Is mine closure sustainable?


PRESS RELEASE: Is mine closure sustainable?

Sandton, South Africa, Tuesday, 5 June 2018 – Mining continues to be one of the main driving forces of the South African economy.  After nearly 150 years of coal mining, the country is facing closure of a large number of coal mines as they come to the end of their lifespan, including mines that have been historically abandoned.  The activities of the mining sector have led to serious environmental consequences.  The regional mining activities have resulted in cumulative impacts such as pollution concentrates in shared water courses that affects the whole Mpumalanga Region.  This calls for a shift in the traditional thinking around mine closure, requiring sustainable solutions that will minimise environmental degradation, loss of income and social and economic stagnation on a regional scale.

Collaborative efforts by the Department of Mineral Resources (DMR) and the Department of Water and Sanitation (DWS) with private sector companies may hold the answer. At a Nedbank-NBF Networking Forum hosted in Sandton on 5 June 2018, such a collaborative platform, the Mine Water Coordinating Body (MWCB) was launched. The MWCB is a neutral platform for stakeholder engagement from the public, private and civil society sectors which will facilitate and coordinate stakeholder engagement to jointly identify common challenges and to propose and implement joint solutions.

The MWCB has identified critical issues that require immediate corrective action. According to the findings of the MWCB, South Africa’s operational mine water management is not sustainable and there are currently no long-term solutions for water management and mine closure.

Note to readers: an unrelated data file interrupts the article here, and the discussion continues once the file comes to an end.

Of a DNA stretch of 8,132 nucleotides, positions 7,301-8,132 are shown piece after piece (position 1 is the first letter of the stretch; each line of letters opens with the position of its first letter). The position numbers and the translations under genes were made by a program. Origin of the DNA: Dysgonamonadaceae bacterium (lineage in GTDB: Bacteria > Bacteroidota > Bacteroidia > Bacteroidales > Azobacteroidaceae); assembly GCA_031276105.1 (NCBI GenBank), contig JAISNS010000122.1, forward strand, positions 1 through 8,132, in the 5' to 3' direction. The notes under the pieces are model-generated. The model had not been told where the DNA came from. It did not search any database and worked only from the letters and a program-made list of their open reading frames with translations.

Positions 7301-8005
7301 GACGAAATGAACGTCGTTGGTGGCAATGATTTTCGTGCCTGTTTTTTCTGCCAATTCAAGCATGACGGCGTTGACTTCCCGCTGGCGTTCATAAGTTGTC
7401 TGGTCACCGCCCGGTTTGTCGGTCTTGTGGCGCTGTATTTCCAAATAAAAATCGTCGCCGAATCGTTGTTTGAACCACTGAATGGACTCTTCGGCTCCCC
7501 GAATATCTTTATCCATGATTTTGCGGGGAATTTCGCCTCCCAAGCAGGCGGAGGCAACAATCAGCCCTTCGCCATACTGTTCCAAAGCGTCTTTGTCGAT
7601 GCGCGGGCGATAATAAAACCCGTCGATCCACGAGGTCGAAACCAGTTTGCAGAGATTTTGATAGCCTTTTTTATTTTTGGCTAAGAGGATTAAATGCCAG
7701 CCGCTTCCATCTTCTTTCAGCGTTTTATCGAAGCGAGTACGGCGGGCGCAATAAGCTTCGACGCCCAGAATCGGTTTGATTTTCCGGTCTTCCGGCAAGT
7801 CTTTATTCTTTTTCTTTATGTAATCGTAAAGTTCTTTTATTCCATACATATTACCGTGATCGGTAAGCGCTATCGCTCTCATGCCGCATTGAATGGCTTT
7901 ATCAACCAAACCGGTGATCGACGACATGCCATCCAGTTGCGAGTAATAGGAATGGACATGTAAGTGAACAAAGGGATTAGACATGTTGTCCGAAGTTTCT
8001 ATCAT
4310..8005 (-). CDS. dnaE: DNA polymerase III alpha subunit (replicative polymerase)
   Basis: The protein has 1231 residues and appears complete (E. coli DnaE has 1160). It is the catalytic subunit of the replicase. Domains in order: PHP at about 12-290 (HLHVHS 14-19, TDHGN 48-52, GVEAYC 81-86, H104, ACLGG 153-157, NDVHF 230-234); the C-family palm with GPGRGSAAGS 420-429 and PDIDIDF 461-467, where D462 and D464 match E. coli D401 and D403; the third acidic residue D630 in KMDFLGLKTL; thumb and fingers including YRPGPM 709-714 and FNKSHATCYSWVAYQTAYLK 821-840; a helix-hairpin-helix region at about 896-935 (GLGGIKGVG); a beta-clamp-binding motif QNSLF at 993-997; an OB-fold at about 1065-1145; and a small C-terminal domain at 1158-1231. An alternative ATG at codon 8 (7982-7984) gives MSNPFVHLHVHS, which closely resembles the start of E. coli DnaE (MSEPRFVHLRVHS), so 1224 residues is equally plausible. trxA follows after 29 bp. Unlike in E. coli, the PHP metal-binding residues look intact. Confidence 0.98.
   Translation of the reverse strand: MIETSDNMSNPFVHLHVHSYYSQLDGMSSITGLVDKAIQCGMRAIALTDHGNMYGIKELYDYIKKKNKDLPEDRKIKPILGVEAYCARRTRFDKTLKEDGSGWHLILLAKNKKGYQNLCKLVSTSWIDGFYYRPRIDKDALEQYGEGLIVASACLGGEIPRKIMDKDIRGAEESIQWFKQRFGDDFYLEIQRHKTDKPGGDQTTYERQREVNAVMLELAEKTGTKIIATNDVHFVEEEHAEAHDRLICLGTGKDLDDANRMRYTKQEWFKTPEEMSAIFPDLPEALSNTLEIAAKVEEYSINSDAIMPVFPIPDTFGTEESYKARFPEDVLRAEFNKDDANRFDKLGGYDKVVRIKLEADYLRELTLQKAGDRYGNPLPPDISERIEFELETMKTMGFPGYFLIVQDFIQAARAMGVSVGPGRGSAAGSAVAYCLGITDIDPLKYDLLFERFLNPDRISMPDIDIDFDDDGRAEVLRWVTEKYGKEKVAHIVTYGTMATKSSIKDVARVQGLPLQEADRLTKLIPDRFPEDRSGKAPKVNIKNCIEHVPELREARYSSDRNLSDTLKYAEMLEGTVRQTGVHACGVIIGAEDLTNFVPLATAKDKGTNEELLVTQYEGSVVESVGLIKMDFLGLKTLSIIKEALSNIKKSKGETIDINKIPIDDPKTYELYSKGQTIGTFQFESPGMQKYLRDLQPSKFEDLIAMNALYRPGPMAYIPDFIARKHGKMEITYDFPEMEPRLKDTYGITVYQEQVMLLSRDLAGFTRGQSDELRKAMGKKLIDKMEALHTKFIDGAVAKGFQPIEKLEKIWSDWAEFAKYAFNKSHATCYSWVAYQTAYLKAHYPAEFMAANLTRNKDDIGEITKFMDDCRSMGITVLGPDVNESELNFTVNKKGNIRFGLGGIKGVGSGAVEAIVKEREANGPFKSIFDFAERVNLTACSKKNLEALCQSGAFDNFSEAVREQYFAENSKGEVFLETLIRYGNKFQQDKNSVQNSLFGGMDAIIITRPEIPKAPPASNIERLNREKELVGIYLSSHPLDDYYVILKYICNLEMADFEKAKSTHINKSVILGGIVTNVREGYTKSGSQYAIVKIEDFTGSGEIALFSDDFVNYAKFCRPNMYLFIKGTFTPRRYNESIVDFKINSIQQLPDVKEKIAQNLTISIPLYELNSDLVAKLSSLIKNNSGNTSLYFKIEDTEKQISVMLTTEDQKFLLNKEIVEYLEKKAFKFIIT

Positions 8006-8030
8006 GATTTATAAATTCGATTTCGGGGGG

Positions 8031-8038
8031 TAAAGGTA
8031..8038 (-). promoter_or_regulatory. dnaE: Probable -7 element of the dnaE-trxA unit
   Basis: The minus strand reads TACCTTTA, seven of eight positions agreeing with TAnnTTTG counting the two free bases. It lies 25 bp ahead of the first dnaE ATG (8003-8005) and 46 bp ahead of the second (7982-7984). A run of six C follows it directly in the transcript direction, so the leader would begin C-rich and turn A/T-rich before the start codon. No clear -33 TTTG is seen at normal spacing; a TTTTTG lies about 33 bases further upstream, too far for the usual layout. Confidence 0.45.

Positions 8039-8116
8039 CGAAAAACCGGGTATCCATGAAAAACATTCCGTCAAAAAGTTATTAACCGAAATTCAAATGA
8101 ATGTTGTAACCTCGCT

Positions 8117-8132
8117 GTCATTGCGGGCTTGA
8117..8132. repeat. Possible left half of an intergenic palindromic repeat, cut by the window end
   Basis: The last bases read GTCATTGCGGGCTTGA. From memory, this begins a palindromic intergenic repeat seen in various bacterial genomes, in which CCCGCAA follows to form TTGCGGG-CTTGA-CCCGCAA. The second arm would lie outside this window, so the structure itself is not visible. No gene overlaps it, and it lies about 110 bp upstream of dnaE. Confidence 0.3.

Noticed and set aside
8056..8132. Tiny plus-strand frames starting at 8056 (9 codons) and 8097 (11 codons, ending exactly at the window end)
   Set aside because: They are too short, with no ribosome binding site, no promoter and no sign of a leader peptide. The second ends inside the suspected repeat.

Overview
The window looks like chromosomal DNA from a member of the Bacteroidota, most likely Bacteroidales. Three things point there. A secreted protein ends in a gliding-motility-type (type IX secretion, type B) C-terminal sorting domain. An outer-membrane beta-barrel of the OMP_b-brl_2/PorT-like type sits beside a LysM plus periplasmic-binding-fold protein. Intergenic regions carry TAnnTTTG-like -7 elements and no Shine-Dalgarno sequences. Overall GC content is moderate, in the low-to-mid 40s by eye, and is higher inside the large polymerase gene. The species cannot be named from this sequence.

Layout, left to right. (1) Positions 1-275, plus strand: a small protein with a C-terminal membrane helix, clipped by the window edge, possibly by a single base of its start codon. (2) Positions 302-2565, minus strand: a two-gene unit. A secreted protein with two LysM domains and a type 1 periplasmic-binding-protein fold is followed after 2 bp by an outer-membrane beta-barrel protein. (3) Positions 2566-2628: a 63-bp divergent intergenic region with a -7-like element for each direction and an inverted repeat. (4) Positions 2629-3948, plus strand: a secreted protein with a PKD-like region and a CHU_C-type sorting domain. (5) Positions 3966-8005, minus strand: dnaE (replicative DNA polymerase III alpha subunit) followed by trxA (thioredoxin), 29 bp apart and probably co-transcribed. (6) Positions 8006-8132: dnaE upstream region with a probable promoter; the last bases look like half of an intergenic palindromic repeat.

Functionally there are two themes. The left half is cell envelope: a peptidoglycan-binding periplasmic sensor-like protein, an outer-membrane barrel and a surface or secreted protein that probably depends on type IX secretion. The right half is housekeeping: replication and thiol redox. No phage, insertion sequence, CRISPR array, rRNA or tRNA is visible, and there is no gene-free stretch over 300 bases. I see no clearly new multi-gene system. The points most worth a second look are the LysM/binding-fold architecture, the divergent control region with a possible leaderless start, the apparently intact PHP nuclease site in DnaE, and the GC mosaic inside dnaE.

“Significant technical, financial and legal input is required to make our mining sector more sustainable. There has to be a shift in our current approach which is made of solutions that are implemented in silos making the process costly and inefficient.  Partnerships and collaboration between communities, government and private sector are the only way to resolve these issues to ensure a long term sustainable solution for the region”, said Lynette Chen, CEO of the NEPAD Business Foundation (NBF), host of the MWCB.

According to the body, there are difficulties in obtaining legislative approvals for mine effected water use and closure activities. This has to be resolved expediently as some of the coalfields of South Africa are nearing the end of their life spans.  An innovative “triple bottom line” approach to rehabilitation, land management and long-term water management will be followed to ensure that new enterprises and job opportunities are created, thereby ensuring community upliftment.  

“Mine closure is not the end of economic activity in mining communities but the beginning of new opportunities.  The MWCB’s innovative Green Engine project will implement projects to encourage green circular economic development and entrepreneurship during and after mine closure. This will be done through partnership and collaboration between companies and communities on joint projects that will utilise the waste from mines and repurpose them to generate energy, provide water for agriculture and create new businesses that will ensure a ‘second economy’ is created that will sustain the communities post mine closure”, said Ms Ritva Mulhbauer, Manager: Water AngloAmerican Thermal Coal, and Co-Chairperson of the MWCB Steering Committee.

Though the challenges facing the country’s mining sector seem insurmountable, the MWCB believes that they can be overcome. 

“Sustainable mine closure cannot be achieved in isolation, but through collaboration within the mining industry and government, much can be done to create an enabling policy environment for creative and sustainable mine closure options”, said Mr Marius Keet, Chief Director: Mine Water Manager and Co-chairperson of the MWCB Steering Committee.

The partnership for MWCB is expected to grow as the platform gains momentum. Currently, the collaboration platform, hosted by the NEPAD Business Foundation (NBF) consists of the DMR, DWS, Mpumalanga Provincial Government, AngloCoal, South32, Eskom, Exxaro, Glencore, SASOL, Mineral Council of South Africa, Water Research Commission (WRC), Strategic Water Partners Network of South Africa (SWPN), Trans-Caledon Tunnel Agency (TCTA) and various national and international funding agencies and other private entity parties.

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